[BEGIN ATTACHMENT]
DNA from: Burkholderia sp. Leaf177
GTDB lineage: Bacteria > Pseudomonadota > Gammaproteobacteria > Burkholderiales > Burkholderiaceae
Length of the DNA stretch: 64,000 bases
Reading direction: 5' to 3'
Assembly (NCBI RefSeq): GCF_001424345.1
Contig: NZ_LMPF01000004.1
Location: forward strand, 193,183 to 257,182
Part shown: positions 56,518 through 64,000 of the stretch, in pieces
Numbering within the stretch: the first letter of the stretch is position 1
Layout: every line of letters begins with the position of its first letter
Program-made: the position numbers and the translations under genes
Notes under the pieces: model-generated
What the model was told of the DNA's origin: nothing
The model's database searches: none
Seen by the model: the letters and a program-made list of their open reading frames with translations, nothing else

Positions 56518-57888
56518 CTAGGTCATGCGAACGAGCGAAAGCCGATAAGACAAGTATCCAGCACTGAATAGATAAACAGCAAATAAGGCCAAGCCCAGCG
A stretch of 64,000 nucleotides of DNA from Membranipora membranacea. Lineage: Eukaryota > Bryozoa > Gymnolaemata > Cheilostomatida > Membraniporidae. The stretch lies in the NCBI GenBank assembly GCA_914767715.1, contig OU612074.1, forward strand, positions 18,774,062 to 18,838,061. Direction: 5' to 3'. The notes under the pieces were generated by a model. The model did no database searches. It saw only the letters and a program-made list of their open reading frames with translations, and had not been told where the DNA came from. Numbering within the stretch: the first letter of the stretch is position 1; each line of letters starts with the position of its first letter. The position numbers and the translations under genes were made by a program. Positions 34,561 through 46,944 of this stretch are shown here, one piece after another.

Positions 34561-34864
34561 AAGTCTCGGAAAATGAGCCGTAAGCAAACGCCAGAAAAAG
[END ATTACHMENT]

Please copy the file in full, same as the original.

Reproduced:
DNA from: Burkholderia sp. Leaf177
GTDB lineage: Bacteria > Pseudomonadota > Gammaproteobacteria > Burkholderiales > Burkholderiaceae
Length of the DNA stretch: 64,000 bases
Reading direction: 5' to 3'
Assembly (NCBI RefSeq): GCF_001424345.1
Contig: NZ_LMPF01000004.1
Location: forward strand, 193,183 to 257,182
Part shown: positions 56,518 through 64,000 of the stretch, in pieces
Numbering within the stretch: the first letter of the stretch is position 1
Layout: every line of letters begins with the position of its first letter
Program-made: the position numbers and the translations under genes
Notes under the pieces: model-generated
What the model was told of the DNA's origin: nothing
The model's database searches: none
Seen by the model: the letters and a program-made list of their open reading frames with translations, nothing else

Positions 56518-57888
56518 CTAGGTCATGCGAACGAGCGAAAGCCGATAAGACAAGTATCCAGCACTGAATAGATAAACAGCAAATAAGGCCAAGCCCAGCG
A stretch of 64,000 nucleotides of DNA from Membranipora membranacea. Lineage: Eukaryota > Bryozoa > Gymnolaemata > Cheilostomatida > Membraniporidae. The stretch lies in the NCBI GenBank assembly GCA_914767715.1, contig OU612074.1, forward strand, positions 18,774,062 to 18,838,061. Direction: 5' to 3'. The notes under the pieces were generated by a model. The model did no database searches. It saw only the letters and a program-made list of their open reading frames with translations, and had not been told where the DNA came from. Numbering within the stretch: the first letter of the stretch is position 1; each line of letters starts with the position of its first letter. The position numbers and the translations under genes were made by a program. Positions 34,561 through 46,944 of this stretch are shown here, one piece after another.

Positions 34561-34864
34561 AAGTCTCGGAAAATGAGCCGTAAGCAAACGCCAGAAAAAG